I’ll think of you when I’m knee deep unpacking the zillions of boxes, re-arranging furniture (poor Meakin), moving pictures about to find just-the-right spot and all of the other decorating joys and frustrations of a new place. The nice part about this house is that it’s in a well established neighborhood with mature trees and close to everything. After living in the mountains with only a Walmart, which is definitely better than nothing that’s for sure, I’m looking forward to “real stores.” Two of my old stomping grounds, Saks Fifth Avenue and Macys, are practically around the corner. I’m not much of a shopper, but I do like nice things. Plus Fresh Market and a wonderful little French bakery owned by a real Frenchman from Lyon are close by and Naples (SW Florida’s version of the wealthy enclave of Palm Beach, only smaller) and its fine dining and shopping, isn’t that far away, so I know we’ll be happy there.

Coincidentally My Carolina Kitchen’s 7th anniversary is this month. Seven years is a long time to blog on a continuous basis, but I’ve enjoyed every minute. I am also so pleased that Meakin and I have gotten the chance to meet quite a few of you and I look forward to the opportunity to meet even more of you.

I know the timing is a bit off, but with all the packing and unpacking that I will be doing, I must take a short break. When I return, we’ll take up where we left off and celebrate the start of My Carolina Kitchen’s 8th year.

See you soon.
Sam & Meakin 

Thursday, October 8, 2015

My Paris Market Cookbook – a book review

My Paris Market Cookbook: A Culinary Tour of French Flavors and Seasonal Recipes, written by fellow blogger Emily Dilling, is a delightful armchair trip to Paris and Emily’s favorite markets. Emily is originally from California, but has called Paris home for the last ten years. She is passionate about food and the people who grow and make it. She runs Paris Paysanne, a blog dedicated to discovering Paris markets and terroir.

The book centers around the various Parisian markets and Emily is an expert there. She knows where the best food markets are, including their addresses. She introduces you to her favorite vendors, local farmers and independent producers in the various arrondissements of Paris. There are also great tips on which vendors have the “best” of what the season has to offer (hint, there’re the ones with the longest lines). I know for a fact from shopping in Provence recently that it is important to get to know the various vendors in the markets. Building a repore with them assures that you’ll get the best of the season. Personally I can’t imagine finding any of these markets on my own, especially in a city the size of Paris.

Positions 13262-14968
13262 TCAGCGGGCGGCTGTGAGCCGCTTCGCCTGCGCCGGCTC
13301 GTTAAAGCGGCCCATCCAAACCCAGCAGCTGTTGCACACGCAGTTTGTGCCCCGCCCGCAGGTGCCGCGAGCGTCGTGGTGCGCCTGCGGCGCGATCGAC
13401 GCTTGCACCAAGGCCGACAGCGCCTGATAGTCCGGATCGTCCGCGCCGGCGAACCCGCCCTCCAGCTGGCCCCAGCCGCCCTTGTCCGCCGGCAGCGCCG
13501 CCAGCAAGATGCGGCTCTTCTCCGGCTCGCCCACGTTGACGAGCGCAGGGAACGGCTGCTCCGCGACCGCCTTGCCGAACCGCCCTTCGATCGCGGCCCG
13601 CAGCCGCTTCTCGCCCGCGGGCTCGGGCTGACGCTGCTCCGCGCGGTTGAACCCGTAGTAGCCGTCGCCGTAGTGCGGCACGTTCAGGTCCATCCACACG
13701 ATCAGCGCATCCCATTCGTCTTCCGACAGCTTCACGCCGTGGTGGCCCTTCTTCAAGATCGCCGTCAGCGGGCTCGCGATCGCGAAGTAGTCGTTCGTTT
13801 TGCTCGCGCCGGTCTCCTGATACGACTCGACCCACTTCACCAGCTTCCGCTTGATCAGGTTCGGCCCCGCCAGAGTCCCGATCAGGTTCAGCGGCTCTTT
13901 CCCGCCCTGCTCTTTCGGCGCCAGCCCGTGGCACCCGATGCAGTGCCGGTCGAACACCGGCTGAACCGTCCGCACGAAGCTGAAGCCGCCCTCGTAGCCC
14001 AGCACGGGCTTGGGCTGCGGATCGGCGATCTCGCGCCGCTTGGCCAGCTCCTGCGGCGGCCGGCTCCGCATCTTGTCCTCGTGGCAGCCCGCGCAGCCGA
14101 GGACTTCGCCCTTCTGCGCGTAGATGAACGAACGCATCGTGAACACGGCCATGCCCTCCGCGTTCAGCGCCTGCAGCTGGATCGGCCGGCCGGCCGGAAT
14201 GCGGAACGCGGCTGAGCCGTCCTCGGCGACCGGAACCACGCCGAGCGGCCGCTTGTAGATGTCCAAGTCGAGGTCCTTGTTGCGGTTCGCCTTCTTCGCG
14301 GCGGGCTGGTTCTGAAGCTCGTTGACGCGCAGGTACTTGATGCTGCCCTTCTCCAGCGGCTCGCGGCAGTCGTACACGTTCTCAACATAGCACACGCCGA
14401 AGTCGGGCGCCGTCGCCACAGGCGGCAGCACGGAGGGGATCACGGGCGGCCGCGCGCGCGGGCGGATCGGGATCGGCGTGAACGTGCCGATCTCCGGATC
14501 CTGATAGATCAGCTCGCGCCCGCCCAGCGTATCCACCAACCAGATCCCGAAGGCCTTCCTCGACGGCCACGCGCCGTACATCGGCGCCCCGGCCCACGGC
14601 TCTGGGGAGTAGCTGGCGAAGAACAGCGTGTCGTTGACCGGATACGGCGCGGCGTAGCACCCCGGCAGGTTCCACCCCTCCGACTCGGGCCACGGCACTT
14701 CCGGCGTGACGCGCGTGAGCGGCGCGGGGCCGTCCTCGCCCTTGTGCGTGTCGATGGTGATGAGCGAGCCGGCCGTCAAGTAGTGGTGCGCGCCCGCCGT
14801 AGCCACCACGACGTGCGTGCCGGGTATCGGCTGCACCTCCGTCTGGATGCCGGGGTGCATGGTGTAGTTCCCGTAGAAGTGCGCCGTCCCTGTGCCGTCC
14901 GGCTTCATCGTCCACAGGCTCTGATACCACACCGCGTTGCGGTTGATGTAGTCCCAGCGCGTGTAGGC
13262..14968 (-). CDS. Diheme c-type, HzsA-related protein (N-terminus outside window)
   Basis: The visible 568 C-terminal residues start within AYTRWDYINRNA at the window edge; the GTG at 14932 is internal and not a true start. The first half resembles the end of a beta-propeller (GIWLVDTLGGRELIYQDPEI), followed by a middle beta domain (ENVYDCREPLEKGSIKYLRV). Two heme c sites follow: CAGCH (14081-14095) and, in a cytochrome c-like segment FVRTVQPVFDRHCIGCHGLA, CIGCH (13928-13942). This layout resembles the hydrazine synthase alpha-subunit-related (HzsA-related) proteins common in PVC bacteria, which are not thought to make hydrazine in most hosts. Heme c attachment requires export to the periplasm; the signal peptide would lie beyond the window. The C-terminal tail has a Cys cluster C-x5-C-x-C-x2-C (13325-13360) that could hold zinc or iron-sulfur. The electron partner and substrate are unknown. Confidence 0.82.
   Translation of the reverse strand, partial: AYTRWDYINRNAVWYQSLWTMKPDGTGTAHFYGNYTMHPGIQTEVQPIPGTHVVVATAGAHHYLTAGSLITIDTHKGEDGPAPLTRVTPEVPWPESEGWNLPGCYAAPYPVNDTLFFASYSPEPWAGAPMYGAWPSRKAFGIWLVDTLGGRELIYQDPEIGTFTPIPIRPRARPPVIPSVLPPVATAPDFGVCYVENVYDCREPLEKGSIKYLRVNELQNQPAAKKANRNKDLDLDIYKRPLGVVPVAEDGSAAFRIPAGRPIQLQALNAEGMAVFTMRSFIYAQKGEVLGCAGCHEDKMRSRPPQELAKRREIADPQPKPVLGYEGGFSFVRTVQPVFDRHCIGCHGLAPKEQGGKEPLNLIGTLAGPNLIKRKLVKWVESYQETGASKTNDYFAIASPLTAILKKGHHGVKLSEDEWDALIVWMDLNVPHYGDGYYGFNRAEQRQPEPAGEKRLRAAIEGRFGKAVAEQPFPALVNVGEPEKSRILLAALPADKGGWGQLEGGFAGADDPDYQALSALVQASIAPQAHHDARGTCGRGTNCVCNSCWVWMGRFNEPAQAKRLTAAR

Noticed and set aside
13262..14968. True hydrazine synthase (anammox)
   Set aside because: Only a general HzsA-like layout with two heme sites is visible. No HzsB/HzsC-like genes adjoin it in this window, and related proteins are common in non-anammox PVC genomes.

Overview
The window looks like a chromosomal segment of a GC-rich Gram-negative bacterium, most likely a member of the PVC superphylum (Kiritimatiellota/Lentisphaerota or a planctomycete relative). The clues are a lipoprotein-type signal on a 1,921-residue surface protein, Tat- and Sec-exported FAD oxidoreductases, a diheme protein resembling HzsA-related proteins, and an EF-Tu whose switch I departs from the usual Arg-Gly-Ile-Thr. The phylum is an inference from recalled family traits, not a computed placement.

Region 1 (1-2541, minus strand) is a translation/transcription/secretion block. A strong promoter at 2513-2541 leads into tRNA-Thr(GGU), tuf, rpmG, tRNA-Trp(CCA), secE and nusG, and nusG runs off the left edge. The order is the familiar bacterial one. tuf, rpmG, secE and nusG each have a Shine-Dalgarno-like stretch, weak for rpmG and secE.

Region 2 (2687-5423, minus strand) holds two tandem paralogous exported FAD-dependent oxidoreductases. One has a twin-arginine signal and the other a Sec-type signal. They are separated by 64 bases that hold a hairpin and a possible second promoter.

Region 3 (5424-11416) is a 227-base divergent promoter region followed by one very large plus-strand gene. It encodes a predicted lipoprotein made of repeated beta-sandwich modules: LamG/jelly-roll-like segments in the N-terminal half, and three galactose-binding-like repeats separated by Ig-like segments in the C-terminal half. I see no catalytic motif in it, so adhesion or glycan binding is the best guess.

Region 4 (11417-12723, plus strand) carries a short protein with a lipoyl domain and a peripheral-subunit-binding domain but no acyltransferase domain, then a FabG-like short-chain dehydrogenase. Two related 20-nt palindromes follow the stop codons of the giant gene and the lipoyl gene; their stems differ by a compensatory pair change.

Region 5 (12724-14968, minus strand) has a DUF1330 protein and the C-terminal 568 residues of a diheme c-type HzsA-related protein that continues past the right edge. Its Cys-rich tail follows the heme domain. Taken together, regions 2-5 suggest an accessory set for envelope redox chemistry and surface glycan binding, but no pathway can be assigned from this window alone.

With Emily’s help you’ll discover other shops you might otherwise miss. She knows where to find a great selection of made-in-France cotton tea towels (you surely don’t want to bring back anything made in China) and pretty French linen napkins and place mats that make great gifts for your friends or for yourself for that matter that are typically found in every kitchen in France.

There’s a new movement in Paris underway to provide Parisians with locally roasted ethically sourced coffee that is available in various coffee shops around the city, some even offering classes on how to make a truly great cup of coffee. One such cafe is Coutume Café in the 7th arrondisssement. I for one would never be able to find it without Emily’s guide.